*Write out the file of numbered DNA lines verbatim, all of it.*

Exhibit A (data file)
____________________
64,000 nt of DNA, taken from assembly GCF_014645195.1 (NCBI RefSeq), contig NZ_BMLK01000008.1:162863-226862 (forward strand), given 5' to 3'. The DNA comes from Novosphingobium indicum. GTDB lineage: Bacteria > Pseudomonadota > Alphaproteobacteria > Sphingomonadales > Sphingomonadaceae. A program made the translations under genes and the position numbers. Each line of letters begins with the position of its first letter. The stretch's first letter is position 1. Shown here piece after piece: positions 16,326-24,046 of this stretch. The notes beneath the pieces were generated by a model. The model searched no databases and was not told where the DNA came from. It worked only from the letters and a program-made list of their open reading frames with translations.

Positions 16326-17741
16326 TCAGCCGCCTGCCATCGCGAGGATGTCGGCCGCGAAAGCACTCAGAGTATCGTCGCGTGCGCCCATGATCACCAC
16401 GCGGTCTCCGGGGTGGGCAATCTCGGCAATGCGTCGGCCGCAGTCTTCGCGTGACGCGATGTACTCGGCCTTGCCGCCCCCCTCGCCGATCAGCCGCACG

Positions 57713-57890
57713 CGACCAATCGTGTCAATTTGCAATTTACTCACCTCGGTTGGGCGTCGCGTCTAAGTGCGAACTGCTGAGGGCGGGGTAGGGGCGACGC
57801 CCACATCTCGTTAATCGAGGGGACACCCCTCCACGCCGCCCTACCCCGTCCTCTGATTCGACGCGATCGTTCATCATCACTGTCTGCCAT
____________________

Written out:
64,000 nt of DNA, taken from assembly GCF_014645195.1 (NCBI RefSeq), contig NZ_BMLK01000008.1:162863-226862 (forward strand), given 5' to 3'. The DNA comes from Novosphingobium indicum. GTDB lineage: Bacteria > Pseudomonadota > Alphaproteobacteria > Sphingomonadales > Sphingomonadaceae. A program made the translations under genes and the position numbers. Each line of letters begins with the position of its first letter. The stretch's first letter is position 1. Shown here piece after piece: positions 16,326-24,046 of this stretch. The notes beneath the pieces were generated by a model. The model searched no databases and was not told where the DNA came from. It worked only from the letters and a program-made list of their open reading frames with translations.

Positions 16326-17741
16326 TCAGCCGCCTGCCATCGCGAGGATGTCGGCCGCGAAAGCACTCAGAGTATCGTCGCGTGCGCCCATGATCACCAC
16401 GCGGTCTCCGGGGTGGGCAATCTCGGCAATGCGTCGGCCGCAGTCTTCGCGTGACGCGATGTACTCGGCCTTGCCGCCCCCCTCGCCGATCAGCCGCACG

Positions 57713-57890
57713 CGACCAATCGTGTCAATTTGCAATTTACTCACCTCGGTTGGGCGTCGCGTCTAAGTGCGAACTGCTGAGGGCGGGGTAGGGGCGACGC
57801 CCACATCTCGTTAATCGAGGGGACACCCCTCCACGCCGCCCTACCCCGTCCTCTGATTCGACGCGATCGTTCATCATCACTGTCTGCCAT